Workers Health & Safety Centre

MOL cuts grant to WHSC Young Worker Awareness Program

MOL cuts grant to WHSC Young Worker Awareness Program
After 22 years of funding a lifesaving prevention message for Ontario high school students, the Ontario government has shut down the WHSC Young Worker Awareness Program (YWAP).
The Workers Health & Safety Centre’s 2015/16 application to deliver YWAP through the Ministry of Labour’s Occupational Health and Safety Prevention and Innovation Program (OHSPIP) was denied on the basis it supposedly did not fit the MOL’s Strategic Plan. Nor was it deemed by the Ministry to offer ‘value for money’. 

YWAP success

Almost 30 years ago, WHSC saw the need to develop and deliver health and safety awareness resources for new and young workers. This included information on rights and responsibilities, especially the right to employer-provided health and safety training, and on common work hazards. In a unique partnership with the Ontario Teachers’ Federation, WHSC-trained, Ontario-qualified teachers delivered these awareness programs to high school students across Ontario.
This early, repeated success was recognized in 1993 with a separate grant from the Workplace Safety and Insurance Board (then WCB). Year after year demand for this popular program outstripped its resources. In the final report to the Ministry covering January 1, 2014 to March 31, 2015, WHSC conveyed YWAP achievements consistent with past years. These included: 
  • Presentations to 42,797 students, in 1,721 mostly small classroom-style presentations, and delivered in some 80 communities throughout the province.
  • Outreach to students from vulnerable populations and attending alternative schools, aboriginal schools, schools for the disabled, schools in correctional facilities and other vulnerable students through social agencies working with homeless, at-risk youth and recent immigrants to Canada.
  • Ninety-eight per cent and more of educators who booked the presentation rated the program as excellent or very good, said it helped them achieve curriculum objectives and would recommend the presentation to other schools.
  • Some 88 per cent of responding students said it was very important or important to attend this presentation.
  • Among other resources, each student benefited from a resource booklet, and a wallet card with helpful questions to ask their boss about workplace health and safety, and others explaining WHMIS and the worker right to refuse unsafe work.
  • Most important, each student had face-to-face access with a WHSC-trained, Ontario-qualified teacher – a trusted source, there to share their knowledge and answer student questions.
  • All of this was delivered at a cost of $7.00/student. 

Meantime, Ontario’s Workplace Safety and Insurance Board (WSIB) reports the average cost of a single lost-time injury to be more than $106,500 (2007 data).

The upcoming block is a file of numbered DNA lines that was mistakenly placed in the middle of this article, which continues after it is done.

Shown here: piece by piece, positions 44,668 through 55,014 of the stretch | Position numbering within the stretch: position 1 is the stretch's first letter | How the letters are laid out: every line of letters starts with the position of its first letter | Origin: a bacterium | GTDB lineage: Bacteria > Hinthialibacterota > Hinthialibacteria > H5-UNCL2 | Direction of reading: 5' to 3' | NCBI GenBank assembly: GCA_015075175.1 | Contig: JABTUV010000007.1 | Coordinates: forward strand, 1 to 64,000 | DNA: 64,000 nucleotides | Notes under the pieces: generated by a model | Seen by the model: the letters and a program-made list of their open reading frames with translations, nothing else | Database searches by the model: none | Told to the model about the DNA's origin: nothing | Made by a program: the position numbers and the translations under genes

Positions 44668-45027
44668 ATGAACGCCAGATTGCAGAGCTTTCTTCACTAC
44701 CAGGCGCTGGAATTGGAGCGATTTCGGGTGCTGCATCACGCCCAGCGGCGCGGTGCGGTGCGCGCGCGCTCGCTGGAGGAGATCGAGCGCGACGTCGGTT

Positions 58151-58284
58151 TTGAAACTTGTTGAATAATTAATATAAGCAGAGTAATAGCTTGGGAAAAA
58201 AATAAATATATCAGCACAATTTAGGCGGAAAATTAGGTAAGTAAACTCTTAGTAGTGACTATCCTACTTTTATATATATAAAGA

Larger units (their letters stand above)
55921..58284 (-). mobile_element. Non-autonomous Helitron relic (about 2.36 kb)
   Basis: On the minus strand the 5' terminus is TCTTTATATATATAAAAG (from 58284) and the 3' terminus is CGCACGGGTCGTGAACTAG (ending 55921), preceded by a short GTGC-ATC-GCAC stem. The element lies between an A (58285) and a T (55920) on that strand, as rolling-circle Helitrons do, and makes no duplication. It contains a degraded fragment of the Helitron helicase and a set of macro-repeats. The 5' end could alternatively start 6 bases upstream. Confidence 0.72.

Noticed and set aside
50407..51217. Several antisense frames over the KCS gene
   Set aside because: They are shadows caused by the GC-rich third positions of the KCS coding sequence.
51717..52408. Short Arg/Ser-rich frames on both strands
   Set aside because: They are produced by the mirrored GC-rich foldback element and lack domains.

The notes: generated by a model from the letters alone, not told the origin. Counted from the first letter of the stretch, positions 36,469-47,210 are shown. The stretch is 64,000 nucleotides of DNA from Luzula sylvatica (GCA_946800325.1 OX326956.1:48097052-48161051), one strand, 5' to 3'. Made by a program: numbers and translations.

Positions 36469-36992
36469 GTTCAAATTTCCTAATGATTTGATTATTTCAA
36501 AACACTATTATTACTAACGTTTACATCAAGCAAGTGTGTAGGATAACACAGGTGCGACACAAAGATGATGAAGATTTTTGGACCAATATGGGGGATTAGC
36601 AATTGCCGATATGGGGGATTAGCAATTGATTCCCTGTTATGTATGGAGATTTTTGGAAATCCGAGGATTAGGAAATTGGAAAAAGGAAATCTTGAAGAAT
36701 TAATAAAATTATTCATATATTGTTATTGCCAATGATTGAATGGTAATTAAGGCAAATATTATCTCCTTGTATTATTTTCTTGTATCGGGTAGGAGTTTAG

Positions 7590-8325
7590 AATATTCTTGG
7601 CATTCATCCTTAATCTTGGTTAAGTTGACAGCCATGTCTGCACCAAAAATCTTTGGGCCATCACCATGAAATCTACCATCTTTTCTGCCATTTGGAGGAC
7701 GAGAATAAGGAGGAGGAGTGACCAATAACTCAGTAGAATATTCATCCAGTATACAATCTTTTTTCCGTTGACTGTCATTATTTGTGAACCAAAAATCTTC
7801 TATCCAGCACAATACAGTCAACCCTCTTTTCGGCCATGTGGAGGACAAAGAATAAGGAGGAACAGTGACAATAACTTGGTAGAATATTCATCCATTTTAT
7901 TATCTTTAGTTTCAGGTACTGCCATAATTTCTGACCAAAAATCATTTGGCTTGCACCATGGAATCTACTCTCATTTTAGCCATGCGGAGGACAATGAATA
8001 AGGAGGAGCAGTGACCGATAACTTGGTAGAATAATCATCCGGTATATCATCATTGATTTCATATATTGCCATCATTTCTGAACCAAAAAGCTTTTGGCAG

Reaching vulnerable workers 

New and young workers are three times more likely to be injured during their first month of work. Communicating with students about health and safety before they enter the workplace becomes even more crucial says Rhonda Kimberley-Young, OTF secretary-treasurer. In a letter supporting the WHSC’s YWAP funding application, she wrote, “This is a critical entry point at which to reach them; schools provide the best opportunity.”
The value of leveraging the public education system to reach a large segment of new and indeed vulnerable workers was also acknowledged by the government-appointed Expert Advisory Panel on Occupational Health and Safety. Their 2010 report reported a 45 per cent drop in lost-time injuries among young workers from 2000 to 2008, a success they largely attribute to the prevention systems’ young worker education efforts—efforts they recommended should continue.
The MOL’s newly funded projects, some very narrow in scope and others which only address groups of 200 or more, will reach too few of Ontario’s vulnerable young workers. Moreover, judging by the organizations sponsoring these groups, the message students will receive will be come from a corporate perspective, rather than the worker perspective central to all WHSC programs. 

Cuts at odds with stated gov’t priorities

The move to cut funding to WHSC YWAP is out of step with the province’s stated commitment to identify and address the health and safety needs of vulnerable workers. For example, they recently expanded the Occupational Health & Safety Act’s definition of worker to include unpaid co-op students and other learners and trainees. For an eighth consecutive year they are also running a fourth month long new and young worker summer inspection blitz. Key among its goals—checking that these workers are properly informed, instructed and supervised.
With the loss of a separate YWAP grant and recent cuts to the WHSC’s core budget, the WHSC is unable to honour future requests for YWAP presentations. Dave Killham, WHSC executive director concludes, “All indicators suggest the well-being of new and young workers is far from secure. We believe WHSC’s YWAP did and can still play an important role in informing and protecting Ontario’s new and young workers. It is our sincere hope the government reconsiders their position and reinstates funding for this popular and proven program.”
WHSC offers a wide range of training programs and resources to support all workplace parties, including new and young workers.  For more information:
Call:     1-888-869-7950 and ask to speak to a training service representative